Give a chance to all countries to lead the regional organization
There should be a clear calendar of rotation of leadership of regional integration organizations, that is one way of making everyone feel belonging, and it’s not based on size of a country or the size of its army. No, we are all members of this group, we must all have equal opportunity to lead it, and that can help build solidary and a sense of belonging to a regional integration organization. This way, every single country at one point or another, will lead the organization. No country is too small to play its role, a proper role, in the integration of West Africa.
How to achieve regional integration
We can approach it in two ways. At the level of political leadership, all countries must have a sense of participation. No country should be left out at the highest level of the management and running of the organization.
There’s a second level, where we need to put a lot of emphasis on efficiency, and good governance of the institution. We need to open it up to a professional search for people with the relevant skills, but again we should be very mindful of ensuring a geographical balance.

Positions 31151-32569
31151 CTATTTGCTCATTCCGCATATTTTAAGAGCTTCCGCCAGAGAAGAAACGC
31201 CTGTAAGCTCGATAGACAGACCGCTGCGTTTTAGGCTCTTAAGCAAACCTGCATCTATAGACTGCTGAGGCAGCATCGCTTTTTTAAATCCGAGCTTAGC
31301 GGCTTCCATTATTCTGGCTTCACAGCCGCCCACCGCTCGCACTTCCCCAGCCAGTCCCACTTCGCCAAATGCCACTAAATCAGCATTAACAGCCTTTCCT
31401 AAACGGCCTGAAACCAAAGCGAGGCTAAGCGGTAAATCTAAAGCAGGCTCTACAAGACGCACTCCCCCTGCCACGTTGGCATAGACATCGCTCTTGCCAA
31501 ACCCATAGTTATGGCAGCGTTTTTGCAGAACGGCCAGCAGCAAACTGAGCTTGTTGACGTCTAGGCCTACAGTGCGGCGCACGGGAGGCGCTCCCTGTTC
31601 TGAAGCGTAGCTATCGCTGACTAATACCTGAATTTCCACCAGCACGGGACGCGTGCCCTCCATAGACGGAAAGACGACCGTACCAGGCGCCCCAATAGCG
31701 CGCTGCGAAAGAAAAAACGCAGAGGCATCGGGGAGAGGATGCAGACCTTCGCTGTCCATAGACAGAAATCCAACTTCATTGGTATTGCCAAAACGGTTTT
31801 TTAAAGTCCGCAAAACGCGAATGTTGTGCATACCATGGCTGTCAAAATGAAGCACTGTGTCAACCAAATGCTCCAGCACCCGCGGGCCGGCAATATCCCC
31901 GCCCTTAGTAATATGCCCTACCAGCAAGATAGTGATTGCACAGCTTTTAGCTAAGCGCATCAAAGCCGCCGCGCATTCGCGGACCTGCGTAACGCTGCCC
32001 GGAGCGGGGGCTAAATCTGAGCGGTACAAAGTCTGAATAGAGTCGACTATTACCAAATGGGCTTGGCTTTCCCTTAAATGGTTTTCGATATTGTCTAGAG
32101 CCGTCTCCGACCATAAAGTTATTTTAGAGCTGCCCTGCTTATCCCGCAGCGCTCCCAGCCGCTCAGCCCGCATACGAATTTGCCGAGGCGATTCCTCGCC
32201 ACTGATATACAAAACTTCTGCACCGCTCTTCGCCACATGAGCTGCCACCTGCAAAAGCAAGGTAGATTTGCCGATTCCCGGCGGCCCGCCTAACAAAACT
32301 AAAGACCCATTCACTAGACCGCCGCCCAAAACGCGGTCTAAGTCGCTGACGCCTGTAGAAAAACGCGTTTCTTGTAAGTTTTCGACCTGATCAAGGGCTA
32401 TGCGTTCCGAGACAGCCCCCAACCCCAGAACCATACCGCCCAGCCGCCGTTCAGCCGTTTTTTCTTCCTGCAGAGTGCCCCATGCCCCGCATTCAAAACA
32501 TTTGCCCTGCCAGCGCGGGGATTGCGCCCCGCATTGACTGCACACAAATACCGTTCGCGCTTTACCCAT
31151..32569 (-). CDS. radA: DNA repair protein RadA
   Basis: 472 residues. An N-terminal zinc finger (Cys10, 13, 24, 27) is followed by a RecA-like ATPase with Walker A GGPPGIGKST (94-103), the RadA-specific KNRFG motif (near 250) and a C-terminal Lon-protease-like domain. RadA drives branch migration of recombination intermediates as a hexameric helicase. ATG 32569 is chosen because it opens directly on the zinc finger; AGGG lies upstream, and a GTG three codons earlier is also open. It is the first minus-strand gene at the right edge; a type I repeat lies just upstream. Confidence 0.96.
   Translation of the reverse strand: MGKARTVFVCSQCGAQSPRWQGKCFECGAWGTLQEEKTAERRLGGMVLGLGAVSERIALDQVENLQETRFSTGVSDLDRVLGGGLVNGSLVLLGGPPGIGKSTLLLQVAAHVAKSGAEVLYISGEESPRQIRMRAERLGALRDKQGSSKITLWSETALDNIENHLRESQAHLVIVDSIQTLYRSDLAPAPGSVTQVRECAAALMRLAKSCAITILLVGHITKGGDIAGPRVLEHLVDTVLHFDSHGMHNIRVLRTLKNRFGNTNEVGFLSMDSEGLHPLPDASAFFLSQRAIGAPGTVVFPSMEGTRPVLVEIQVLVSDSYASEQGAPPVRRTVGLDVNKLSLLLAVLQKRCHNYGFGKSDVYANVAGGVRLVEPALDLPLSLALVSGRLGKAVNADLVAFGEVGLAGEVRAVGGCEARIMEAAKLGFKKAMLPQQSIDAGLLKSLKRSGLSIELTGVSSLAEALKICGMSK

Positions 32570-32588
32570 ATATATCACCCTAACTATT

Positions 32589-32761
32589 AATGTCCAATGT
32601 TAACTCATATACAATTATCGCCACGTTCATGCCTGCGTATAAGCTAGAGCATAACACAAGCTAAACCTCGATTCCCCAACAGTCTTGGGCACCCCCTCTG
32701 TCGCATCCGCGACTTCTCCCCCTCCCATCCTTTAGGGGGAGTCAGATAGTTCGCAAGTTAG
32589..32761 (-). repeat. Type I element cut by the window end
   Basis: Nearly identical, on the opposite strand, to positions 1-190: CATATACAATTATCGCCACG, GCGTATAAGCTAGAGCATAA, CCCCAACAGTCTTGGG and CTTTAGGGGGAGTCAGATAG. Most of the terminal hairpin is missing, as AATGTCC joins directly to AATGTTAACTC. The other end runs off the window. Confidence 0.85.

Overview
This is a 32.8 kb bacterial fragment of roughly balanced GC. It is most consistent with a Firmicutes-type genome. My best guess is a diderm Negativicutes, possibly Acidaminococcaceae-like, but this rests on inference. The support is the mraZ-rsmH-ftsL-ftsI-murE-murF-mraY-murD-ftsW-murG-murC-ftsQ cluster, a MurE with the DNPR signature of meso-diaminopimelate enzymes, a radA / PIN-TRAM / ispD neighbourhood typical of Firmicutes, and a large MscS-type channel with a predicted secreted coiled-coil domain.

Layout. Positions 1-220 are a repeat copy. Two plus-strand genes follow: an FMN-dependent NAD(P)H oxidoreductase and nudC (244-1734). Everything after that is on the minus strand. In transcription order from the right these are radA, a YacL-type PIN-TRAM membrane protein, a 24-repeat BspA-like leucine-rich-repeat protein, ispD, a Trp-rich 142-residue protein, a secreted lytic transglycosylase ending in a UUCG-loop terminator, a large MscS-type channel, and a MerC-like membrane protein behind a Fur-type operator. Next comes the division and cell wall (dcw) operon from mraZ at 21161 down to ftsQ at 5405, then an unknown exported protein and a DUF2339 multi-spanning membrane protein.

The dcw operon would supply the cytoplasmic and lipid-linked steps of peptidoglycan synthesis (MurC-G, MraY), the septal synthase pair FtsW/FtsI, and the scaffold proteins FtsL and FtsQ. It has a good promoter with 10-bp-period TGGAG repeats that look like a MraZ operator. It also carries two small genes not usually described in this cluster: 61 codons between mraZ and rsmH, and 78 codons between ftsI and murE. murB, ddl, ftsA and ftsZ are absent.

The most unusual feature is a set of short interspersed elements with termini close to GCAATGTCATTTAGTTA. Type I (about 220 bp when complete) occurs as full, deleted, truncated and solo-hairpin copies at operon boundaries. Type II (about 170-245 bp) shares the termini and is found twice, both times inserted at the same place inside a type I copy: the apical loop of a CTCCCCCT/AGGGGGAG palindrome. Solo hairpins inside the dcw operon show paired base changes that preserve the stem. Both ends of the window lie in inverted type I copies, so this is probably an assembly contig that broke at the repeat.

We should do this in a manner that is equitable geographically, but importantly also, to begin to take into account very seriously a gender balance, because that has been something that has been lacking. If you look at the staff (at ECOWAS), we do not have a sufficient number of female senior staff in the organization, which needs to be corrected.
Financial stability of ECOWAS
The balance between the recurrent salaries and other expenditures and the programmatic budget needs to be right, and I know that the rule was that no more than 40% percent should be spent on recurrent and 60% should be on programs. Now whether this has been achieved or not is another question, some people will say that to be more effective it should be 30% for recurrent costs – 70% for programs.
ECOWAS is an organization of relatively poor countries. So it cannot be that poor countries have to make sacrifices and the effort to provide resources for the organization and then it is not effectively and efficiently utilized to achieve the objectives of the organization. Those are: deepening integration in all the other sectors, policy integration, trade integration, economic and agricultural integration, building of infrastructure… These are the core areas of integration.
Source photo : WATHI